In the wake of the Islamic attacks on U.S. Embassies in Cairo, Benghazi, and elsewhere continue to reveal lapses in both judgment and security on the part of the State Department, perhaps it’s time to revisit the concerns of Reps. Michele Bachmann (R-MN), et. al. about Muslim Brotherhood infiltration of the U.S. Government.
Though there were five letters sent to five separate Inspectors General (IG) back on June 13th (with a 90-day deadline given to those IG’s to respond with a report; that deadline passed this week), it might be time to take a look at the one letter that has been the most controversial – the one sent to the Deputy Inspector General for the State Department – Harold Geisel – that included a copy that went to Secretary of State Hillary Clinton.
The letter chronicled several items of concern with respect to actions taken by Clinton. One of those concerns is extremely relevant in light of the recent embassy attacks and the real reason behind them (quashing free speech rights). Here is that excerpt:
A succession of meetings with the Organization of Islamic Cooperation (OIC) – a multinational group that is, like the Muslim Brotherhood, determined to impose shariah worldwide. These are now known as “the Istanbul Process” and are aimed at finding ways to accommodate the OIC’s demands for restrictions on freedom of expression guaranteed by the U.S. Constitution, so as to preclude “blasphemy” against Islam and its adherents.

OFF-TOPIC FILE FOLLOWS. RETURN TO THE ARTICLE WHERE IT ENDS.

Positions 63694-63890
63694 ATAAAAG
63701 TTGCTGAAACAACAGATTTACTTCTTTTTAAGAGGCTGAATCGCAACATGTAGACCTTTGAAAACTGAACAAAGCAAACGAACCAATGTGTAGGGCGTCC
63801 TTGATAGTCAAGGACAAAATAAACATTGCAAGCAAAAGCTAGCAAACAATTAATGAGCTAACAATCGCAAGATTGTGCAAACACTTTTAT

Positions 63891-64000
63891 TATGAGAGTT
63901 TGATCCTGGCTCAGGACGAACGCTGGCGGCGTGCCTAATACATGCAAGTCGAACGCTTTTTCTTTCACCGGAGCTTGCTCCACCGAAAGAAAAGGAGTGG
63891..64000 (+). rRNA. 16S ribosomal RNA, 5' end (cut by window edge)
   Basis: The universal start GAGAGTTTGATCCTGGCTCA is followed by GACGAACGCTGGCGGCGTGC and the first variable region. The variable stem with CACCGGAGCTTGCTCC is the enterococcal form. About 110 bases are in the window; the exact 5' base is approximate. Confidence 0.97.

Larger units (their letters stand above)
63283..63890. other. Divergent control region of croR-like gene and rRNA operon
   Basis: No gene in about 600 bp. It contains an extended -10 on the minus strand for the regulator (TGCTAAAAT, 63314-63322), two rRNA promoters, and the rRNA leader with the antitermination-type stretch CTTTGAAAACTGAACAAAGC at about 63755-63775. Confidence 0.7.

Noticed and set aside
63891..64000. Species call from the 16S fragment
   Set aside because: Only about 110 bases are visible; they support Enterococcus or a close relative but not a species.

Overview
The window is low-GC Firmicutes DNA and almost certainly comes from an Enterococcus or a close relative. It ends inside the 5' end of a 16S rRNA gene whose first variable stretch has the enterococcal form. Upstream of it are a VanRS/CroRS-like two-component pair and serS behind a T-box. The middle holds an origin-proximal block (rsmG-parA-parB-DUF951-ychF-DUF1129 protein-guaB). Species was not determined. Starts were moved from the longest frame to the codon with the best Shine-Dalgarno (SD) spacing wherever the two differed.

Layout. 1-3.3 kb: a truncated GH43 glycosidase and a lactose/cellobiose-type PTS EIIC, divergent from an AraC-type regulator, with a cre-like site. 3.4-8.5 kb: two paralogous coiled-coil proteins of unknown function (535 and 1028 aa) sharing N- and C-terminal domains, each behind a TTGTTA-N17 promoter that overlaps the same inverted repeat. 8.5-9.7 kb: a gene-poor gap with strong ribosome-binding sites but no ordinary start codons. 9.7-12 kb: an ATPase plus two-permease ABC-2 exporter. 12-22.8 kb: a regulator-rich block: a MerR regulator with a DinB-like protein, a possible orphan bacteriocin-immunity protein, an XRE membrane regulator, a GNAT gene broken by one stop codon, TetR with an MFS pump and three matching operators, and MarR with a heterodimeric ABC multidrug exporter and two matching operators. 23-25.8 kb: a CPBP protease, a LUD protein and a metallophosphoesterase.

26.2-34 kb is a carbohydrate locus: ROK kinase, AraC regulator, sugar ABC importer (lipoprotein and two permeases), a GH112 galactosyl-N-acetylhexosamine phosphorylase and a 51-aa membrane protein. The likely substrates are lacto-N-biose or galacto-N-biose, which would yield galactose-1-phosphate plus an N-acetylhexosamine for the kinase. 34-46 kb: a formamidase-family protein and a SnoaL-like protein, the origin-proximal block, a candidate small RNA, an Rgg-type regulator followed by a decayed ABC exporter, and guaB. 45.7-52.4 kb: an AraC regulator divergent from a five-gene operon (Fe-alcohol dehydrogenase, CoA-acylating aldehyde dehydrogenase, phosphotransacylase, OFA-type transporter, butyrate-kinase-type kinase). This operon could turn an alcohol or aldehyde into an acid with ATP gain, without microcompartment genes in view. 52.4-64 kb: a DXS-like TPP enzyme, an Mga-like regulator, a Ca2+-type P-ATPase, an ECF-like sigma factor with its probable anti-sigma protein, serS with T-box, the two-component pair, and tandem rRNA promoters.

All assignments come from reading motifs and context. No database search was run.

Furthermore, Col. David Hunt (Ret.) is pointing directly to Hillary Clinton for making the decision not to assign Marines to Benghazi.
Foreign Policy is reporting that the State Department has essentially shut down when it comes to discussing the Benghazi attack.
PowerLine is citing a ‘well placed’ source with some information about the State Department that doesn’t sound good:
I spoke with a well-placed journalist last night whose sources describe the situation at the State Department in one word: “Chaos.” The working assumption is that several American embassies may have been penetrated, or are vulnerable to attack, because so many of them rely on local residents for staff needs at the embassy, and as such may be in a position to breach security if they have been recruited by Al Qaida.
Penetration of multiple U.S. Embassies IS penetration of the State Department.
That leads us to the most controversial name in the letter from Bachmann, et. al. to the Inspector General’s office at State – Huma Abedin.
Did we say the deadline for the Inspectors General to respond to Bachmann, et. al. is up?